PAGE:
Despite drought, it should be a decent to good pheasant season Minnesota
By Tom Carpenter
Summer chatter among upland circles in the North Star state was all about the dry conditions … yes, we’ll call it that nasty word “drought”… and what the effect was going to be on pheasant habitat and brood-rearing conditions for the birds.
Some folks didn’t have a worry in the world. Others thought the world was ending. Reality seemed to have landed somewhere in between.
Things were poised for big times.
“Last winter was very mild in terms of temperatures and snowfall,” said Tim Lyons, upland game research scientist with the Minnesota Department of Natural Resources (DNR) Farmland Wildlife Populations and Research Group. “A few weeks in February was all the severe cold or snow we had” for the most part. “Most places in the pheasant range, we couldn’t even cross-country ski until mid-February! Then it warmed up fast in spring. That should have all been very good for pheasants.”
Indeed it was. Plenty of birds were on the ground. But then, about the first week of June, the rain spigots shut off. Warm and dry conditions are good for pheasants, to an extent. But not necessarily for their habitat.
“We had mixed reports from folks in the field that they were seeing fewer birds than they expected, and others thinking it was the best year they had on record” this summer, says Lyons. “I don’t know there was a strong pattern based on drought in the core pheasant range here in Minnesota. Generally, I would have expected conditions to be favorable for chicks.”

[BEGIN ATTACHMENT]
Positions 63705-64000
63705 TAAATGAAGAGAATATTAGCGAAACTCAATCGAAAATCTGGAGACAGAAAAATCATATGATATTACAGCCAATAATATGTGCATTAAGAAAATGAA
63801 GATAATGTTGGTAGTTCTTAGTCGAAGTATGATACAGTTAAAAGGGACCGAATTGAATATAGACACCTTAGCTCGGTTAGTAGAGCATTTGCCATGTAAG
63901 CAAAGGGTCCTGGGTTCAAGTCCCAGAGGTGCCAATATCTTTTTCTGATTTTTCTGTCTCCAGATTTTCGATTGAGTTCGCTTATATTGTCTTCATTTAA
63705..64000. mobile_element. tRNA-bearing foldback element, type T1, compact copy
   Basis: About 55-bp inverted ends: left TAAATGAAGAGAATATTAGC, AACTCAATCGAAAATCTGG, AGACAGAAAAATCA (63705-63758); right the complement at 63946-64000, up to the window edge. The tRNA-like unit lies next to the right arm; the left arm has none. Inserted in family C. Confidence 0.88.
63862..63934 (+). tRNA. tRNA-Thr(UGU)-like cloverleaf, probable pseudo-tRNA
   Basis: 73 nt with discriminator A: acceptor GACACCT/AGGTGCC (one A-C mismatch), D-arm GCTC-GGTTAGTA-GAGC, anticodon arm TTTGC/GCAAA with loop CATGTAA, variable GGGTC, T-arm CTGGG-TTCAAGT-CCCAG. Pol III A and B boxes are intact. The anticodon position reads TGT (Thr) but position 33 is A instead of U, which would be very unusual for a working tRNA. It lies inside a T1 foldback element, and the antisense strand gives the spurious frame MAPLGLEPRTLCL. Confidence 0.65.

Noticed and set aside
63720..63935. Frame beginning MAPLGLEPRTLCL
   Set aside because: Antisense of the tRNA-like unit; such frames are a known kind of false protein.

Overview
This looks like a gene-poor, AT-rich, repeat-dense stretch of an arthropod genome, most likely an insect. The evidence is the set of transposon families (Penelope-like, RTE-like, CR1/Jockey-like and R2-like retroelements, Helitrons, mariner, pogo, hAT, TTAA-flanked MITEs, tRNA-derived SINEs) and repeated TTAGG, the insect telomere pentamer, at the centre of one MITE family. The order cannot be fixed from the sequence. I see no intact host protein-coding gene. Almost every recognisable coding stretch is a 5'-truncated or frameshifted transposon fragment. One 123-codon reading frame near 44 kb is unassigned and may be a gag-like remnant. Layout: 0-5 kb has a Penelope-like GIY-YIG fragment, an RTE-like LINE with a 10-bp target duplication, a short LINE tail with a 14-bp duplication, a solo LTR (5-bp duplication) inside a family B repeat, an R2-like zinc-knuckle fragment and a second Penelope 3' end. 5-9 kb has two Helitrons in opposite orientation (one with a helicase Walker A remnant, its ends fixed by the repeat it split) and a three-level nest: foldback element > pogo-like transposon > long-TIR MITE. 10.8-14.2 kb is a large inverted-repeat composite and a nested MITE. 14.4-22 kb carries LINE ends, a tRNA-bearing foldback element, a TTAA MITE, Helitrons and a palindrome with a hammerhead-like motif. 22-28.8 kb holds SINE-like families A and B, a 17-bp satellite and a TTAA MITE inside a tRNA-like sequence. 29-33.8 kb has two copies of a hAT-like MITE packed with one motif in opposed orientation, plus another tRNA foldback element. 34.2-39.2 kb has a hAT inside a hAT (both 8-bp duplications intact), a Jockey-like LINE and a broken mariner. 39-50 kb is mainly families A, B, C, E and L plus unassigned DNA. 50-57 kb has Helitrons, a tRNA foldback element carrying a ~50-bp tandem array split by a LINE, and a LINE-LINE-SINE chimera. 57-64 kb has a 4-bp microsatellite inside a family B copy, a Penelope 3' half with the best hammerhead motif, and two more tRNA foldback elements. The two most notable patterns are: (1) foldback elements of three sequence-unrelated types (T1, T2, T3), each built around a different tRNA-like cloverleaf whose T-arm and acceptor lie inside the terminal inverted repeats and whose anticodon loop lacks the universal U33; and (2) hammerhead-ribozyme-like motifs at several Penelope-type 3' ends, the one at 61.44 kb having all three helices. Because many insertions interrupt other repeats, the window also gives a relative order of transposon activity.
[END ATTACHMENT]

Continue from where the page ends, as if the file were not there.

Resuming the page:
For the worry warts, like me, “we just don’t know a whole lot about how drought affects game birds in temperate grasslands like here in Minnesota,” says Lyons. “I don’t think the drought has as much of a (short-term) effect or affects pheasants like we tend to expect. There isn’t any real evidence that in the Midwest, drought leads to starvation.”
“Drought probably has a bigger effect on birds in shortgrass and more arid grasslands,” says Lyons. “There, drought means no vegetation growth, so no bugs and no cover. Further east, like in Minnesota, it just means things are drier. From some of my experience with monitoring songbirds during the 2011 drought in the Midwest, what’s more likely is females won’t make as many nesting attempts.”
The biggest effect on habitat “will be on areas that had emergency haying or grazing,” says Lyons. This is a factor worth checking up on, either via actual windshield-time pre-season scouting, or at the least by making some calls out to your contacts in pheasant country.
“We’re starting to get more rain now,” says Lyons, “and with adequate snow this winter (but not too much! – ed.
) the habitat should be fine long-term.”
See the Regional Field Reports (on down the line in this forecast), for some on-the-ground input from folks who know in pheasant country. Also take a look at Minnesota’s Roadside Pheasant Survey (map following), and the complete DNR Roadside Survey Report
. Minnesota annually does perhaps the finest job across the pheasant range in conducting a scientifically-based survey of pheasants.
That said, there is a “beware,” and it is a good “beware!”
From the DNR’S pheasant report summary itself, to every person interviewed for the Field Reports that follow, the extremely dry conditions happening during the roadside count likely understated pheasant numbers in some areas.
How? Birds don’t have to come out to roadside to dry off when there is no dew.
How much? No one knows. But every source I talked to mentions it and cites anecdotal evidence that pheasant numbers may just may be better than the survey indicates. Following is the pheasant surevy map. Find supporting data